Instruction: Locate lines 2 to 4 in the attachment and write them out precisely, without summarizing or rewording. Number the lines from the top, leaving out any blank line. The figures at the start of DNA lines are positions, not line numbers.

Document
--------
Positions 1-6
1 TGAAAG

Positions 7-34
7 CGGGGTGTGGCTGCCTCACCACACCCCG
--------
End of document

1 TGAAAG

Positions 7-34
7 CGGGGTGTGGCTGCCTCACCACACCCCG